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What is the Difference Between Open-cell and Closed-cell Polyurethane Foams?

     Open-cell foam is soft - like a cushion or the packaging material molded inside a plastic bag to fit a fragile object being shipped. The cell walls, or surfaces of the bubbles, are broken and air fills all of the spaces in the material.  This makes the foam soft or weak, as if it were made of broken balloons or soft toy rubber balls.  The insulation value of this foam is related to the insulation value of the calm air inside the matrix of broken cells. The densities of open-cell foams are around 1/2 to 3/4 of a pound per cubic foot.

     Closed-cell foam has varying degrees of hardness, depending its density. A normal, closed-cell insulation or flotation polyurethane is between 2 and 3 pounds per cubic foot. It is strong enough to walk on without major distortion. Most of the cells or bubbles in the foam are not broken; they resemble inflated balloons or soccer balls, piled together in a compact configuration. This makes it strong or rigid because the bubbles are strong enough to take a lot of pressure, like the inflated tires that hold up an automobile. The cells are full of a special gas, selected to make the insulation value of the foam as high as possible.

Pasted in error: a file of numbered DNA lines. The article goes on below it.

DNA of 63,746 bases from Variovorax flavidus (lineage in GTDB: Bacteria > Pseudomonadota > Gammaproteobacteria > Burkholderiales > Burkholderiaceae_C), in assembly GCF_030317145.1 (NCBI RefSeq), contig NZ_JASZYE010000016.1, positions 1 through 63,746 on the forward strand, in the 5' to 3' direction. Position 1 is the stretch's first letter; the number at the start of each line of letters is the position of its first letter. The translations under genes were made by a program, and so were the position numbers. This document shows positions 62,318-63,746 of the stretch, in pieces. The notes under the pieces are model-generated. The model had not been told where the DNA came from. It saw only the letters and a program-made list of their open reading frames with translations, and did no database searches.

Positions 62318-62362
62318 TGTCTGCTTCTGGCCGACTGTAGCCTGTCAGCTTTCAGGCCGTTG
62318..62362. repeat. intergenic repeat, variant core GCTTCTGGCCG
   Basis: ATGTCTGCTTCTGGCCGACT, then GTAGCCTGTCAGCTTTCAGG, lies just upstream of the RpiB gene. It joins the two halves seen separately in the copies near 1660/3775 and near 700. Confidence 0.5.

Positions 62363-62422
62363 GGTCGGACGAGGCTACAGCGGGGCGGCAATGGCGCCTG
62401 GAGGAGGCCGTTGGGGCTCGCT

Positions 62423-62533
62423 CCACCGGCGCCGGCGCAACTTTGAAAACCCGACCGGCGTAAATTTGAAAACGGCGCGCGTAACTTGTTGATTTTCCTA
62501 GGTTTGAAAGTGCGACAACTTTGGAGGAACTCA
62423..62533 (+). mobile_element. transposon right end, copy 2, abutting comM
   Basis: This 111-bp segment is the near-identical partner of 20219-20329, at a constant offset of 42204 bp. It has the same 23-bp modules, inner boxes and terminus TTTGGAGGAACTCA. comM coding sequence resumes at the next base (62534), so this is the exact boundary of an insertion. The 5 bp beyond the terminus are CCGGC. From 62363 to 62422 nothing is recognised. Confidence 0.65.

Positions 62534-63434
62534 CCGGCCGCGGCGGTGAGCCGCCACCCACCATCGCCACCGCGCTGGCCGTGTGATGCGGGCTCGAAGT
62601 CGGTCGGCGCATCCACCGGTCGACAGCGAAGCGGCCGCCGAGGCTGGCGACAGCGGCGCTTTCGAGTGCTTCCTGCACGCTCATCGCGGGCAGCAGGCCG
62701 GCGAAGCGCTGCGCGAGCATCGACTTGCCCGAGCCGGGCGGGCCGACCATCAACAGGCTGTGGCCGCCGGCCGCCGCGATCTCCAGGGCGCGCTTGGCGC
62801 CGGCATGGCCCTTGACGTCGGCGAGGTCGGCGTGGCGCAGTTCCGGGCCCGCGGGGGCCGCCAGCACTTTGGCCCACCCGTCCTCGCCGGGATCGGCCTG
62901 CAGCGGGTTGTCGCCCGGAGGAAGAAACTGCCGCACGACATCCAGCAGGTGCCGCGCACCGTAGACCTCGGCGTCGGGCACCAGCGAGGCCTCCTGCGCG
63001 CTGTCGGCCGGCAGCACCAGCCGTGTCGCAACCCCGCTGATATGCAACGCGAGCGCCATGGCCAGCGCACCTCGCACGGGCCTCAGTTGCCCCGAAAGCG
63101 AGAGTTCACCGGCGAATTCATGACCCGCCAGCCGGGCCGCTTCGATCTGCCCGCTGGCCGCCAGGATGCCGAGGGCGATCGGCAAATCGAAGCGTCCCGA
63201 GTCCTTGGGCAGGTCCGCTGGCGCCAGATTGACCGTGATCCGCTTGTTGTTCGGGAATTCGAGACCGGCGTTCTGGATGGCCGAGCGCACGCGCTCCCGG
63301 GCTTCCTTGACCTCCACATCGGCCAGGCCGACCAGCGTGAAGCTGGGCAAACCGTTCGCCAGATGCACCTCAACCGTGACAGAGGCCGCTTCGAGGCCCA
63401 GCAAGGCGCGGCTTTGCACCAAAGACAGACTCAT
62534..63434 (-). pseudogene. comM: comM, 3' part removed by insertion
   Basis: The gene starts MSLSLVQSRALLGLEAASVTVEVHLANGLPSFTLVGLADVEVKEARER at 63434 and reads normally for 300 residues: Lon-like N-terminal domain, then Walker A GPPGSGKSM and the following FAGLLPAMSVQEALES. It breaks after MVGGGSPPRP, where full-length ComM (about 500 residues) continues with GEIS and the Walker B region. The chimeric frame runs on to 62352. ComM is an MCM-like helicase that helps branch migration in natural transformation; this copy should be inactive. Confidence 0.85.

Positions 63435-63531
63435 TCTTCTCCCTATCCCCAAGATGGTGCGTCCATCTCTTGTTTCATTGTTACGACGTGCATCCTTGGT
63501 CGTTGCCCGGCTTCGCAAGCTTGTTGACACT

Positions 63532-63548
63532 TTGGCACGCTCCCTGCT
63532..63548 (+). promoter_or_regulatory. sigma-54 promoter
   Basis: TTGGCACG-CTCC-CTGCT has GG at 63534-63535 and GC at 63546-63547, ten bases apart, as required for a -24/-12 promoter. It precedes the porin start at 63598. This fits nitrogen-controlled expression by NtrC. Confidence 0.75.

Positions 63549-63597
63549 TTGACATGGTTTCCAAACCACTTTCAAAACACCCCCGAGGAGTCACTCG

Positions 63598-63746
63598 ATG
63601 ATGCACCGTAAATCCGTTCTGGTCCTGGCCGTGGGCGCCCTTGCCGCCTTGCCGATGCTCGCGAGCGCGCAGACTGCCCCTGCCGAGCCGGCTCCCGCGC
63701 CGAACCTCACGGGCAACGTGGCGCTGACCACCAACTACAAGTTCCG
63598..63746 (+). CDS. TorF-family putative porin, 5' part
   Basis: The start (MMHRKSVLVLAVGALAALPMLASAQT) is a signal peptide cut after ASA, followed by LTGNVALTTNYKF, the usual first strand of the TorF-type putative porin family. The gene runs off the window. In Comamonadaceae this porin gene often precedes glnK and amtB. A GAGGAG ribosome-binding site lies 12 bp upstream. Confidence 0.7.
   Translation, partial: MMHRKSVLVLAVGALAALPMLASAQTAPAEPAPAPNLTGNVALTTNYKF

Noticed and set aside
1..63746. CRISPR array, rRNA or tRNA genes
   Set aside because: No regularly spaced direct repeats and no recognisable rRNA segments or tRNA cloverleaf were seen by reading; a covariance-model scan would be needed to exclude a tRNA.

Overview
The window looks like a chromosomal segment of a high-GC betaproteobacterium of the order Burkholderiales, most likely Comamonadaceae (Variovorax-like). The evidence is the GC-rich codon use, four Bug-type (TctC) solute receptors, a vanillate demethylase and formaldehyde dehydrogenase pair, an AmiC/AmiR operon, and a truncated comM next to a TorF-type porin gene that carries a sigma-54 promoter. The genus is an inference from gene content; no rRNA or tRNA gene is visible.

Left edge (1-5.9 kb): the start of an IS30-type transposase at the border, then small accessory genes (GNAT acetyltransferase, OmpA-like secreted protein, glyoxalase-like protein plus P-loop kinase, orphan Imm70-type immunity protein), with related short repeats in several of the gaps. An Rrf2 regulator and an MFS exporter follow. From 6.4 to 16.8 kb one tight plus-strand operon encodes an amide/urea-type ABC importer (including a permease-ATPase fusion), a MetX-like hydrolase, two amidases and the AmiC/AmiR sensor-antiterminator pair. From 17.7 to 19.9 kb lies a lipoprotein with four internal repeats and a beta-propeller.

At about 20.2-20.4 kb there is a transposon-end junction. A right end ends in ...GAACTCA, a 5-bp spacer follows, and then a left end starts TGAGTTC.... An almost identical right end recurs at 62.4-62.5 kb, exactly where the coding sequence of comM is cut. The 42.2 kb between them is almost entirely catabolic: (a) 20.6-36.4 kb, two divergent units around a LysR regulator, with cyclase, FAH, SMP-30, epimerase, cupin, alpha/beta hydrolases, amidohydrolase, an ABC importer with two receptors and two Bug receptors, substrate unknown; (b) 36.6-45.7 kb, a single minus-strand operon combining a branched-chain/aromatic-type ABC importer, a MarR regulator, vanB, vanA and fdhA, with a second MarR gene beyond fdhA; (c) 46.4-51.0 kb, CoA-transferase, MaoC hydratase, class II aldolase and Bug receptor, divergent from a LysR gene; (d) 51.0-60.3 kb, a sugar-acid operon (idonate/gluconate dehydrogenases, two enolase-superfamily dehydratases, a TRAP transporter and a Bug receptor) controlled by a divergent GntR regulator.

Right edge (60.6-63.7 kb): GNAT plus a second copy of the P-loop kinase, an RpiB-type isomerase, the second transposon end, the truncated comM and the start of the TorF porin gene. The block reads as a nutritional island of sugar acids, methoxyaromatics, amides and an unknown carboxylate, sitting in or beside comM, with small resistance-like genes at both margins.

Closed cell foam is always more expensive per “R”. So, you could expect an R-13 of closed cell to be more expensive than R-13 of open cell. This is simply due to the fact that plastic costs more than air. There is much more plastic in closed cell than in open cell. It takes three times the amount of chemicals to make a board foot of closed cell foam as it does to make open cell foam. 
   
Open cell foam is typically R-3.5-R-4.0 per inch as opposed to R-6.0-R-7 for closed cell foam. The “R-value” of both of these products is a high quality stable R-value that will not materially fluctuate with wind speed, moisture, or temperature.  Fibrous insulators like cellulose and fiberglass are constantly changed by these factors.